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FALL PROTECTION. What, me worry? According to the US DOL, falls are the leading cause of worker fatalities in the construction industry. On average, between.

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Presentation on theme: "FALL PROTECTION. What, me worry? According to the US DOL, falls are the leading cause of worker fatalities in the construction industry. On average, between."— Presentation transcript:

1 FALL PROTECTION

2 What, me worry? According to the US DOL, falls are the leading cause of worker fatalities in the construction industry. On average, between workers are killed, and more than 100,000 are injured in falls each year. Failure to have a fall protection plan in place is considered to be a “willful violation”, according to OSHA

3 LADDER SAFETY “Ladders shall be inspected frequently and those which have developed defects shall be withdrawn from service for repair or destruction and tagged or marked as “Dangerous, Do Not Use”” - OSHA , subpart D “Ladders shall be maintained in good condition at all times…” - OSHA , subpart D

4 LADDER SAFETY Placement Considerations Always do a “pre-climb” check to select the best location to place the ladder. –Flat, non-slip surface on the ground –Potential damage where the top of the ladder contacts the building –Check for overhead wires –Check left and right of the ladder for potential hazards in the event the ladder falls

5 LADDER SAFETY Placement Considerations “No ladder should be used to gain access to a roof unless the top of the ladder shall extend at least 3 feet above the point of support, at eave, gutter, or roofline” - OSHA “Portable rung or cleat ladders shall, where possible, be used at such a pitch that the horizontal distance from the top support to the foot of the ladder is one-quarter of the working length of the ladder…” - OSHA “The ladder shall be placed as to prevent slipping, or it shall be lashed or held in position” - OSHA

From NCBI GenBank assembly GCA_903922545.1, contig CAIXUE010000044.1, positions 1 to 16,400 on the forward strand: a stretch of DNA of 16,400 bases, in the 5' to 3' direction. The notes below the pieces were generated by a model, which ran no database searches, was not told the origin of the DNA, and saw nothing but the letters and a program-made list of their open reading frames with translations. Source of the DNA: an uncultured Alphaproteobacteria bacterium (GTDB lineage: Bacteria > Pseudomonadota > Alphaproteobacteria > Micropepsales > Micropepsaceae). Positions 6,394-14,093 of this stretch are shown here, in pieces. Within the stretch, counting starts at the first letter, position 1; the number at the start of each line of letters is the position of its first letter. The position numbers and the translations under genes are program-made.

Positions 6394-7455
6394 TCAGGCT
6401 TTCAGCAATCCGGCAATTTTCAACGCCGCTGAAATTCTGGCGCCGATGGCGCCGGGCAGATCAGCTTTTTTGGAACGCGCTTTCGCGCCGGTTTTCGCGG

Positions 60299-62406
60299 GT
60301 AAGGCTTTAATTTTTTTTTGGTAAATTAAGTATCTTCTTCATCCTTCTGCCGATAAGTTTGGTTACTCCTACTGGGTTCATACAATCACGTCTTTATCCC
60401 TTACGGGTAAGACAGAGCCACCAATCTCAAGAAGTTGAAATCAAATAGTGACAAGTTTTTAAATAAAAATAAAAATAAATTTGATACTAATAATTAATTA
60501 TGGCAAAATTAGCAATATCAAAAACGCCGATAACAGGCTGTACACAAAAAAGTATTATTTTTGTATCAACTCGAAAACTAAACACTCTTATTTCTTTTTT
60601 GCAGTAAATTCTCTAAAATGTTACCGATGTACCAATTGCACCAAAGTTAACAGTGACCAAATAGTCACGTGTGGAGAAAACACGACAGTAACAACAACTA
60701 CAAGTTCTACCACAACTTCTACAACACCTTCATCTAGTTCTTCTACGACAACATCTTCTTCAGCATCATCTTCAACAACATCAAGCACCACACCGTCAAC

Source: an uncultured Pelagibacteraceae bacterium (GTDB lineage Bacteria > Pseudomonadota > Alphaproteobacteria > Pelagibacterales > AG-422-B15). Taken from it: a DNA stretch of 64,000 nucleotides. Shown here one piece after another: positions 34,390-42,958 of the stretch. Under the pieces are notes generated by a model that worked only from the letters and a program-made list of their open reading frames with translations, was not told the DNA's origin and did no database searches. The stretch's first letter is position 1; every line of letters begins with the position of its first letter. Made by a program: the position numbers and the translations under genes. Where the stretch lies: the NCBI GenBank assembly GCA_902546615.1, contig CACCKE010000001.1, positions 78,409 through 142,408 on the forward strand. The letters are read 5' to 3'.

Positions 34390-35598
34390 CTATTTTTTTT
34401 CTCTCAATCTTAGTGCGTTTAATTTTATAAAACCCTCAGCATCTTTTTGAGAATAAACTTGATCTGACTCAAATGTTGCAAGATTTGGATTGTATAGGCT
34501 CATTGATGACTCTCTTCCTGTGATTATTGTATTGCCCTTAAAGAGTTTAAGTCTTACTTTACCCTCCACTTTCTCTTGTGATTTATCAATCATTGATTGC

6 Ladder Safety Lashing a Ladder

7 LADDER SAFETY Step Ladders Make sure you choose the right step ladder for the job. A sticker showing the weight limit, and designed use are affixed to the side rail. Number your ladders, and have the use limits on file in case the sticker comes off.

8 Step Ladders Proper Use Do not climb or stand on the top rung. Ensure that your step ladder is safely placed, just as you would with an extension ladder. If your work area is out of reach, then get a bigger step ladder

9 Vehicle-Mounted Lifts Only trained operators used to operate vehicle- mounted liftsOnly trained operators used to operate vehicle- mounted lifts Vehicles should be checked daily before operationVehicles should be checked daily before operation Companies must have an emergency rescue plan when using vehicle-mounted liftsCompanies must have an emergency rescue plan when using vehicle-mounted lifts All personnel in the lift must wear a body harness w/ an anchor lineAll personnel in the lift must wear a body harness w/ an anchor line Workers accessing the roof from the lift shall remain anchored until they have a firm footing on the roof surfaceWorkers accessing the roof from the lift shall remain anchored until they have a firm footing on the roof surface

10 Vehicle-Mounted Lifts Do not exceed the boom or basket weight limits Do not sit or climb on the edge of the basket, or use planks, ladders, or other devices for a work position.For operations near overhead electric lines, see OSHA (c)(3) Ensure the brakes are set, and the outriggers are positioned, prior to raising the basket

11 Working on Roofs OSHA Requirements “Each employee on a walking/ working surface with an unprotected side or edge which is 6 feet (1.8 m)or more above a lower level shall be protected from falling by the use of guardrail systems, safety net systems, warning line systems or personal fall arrest systems.” - OSHA (b)(1)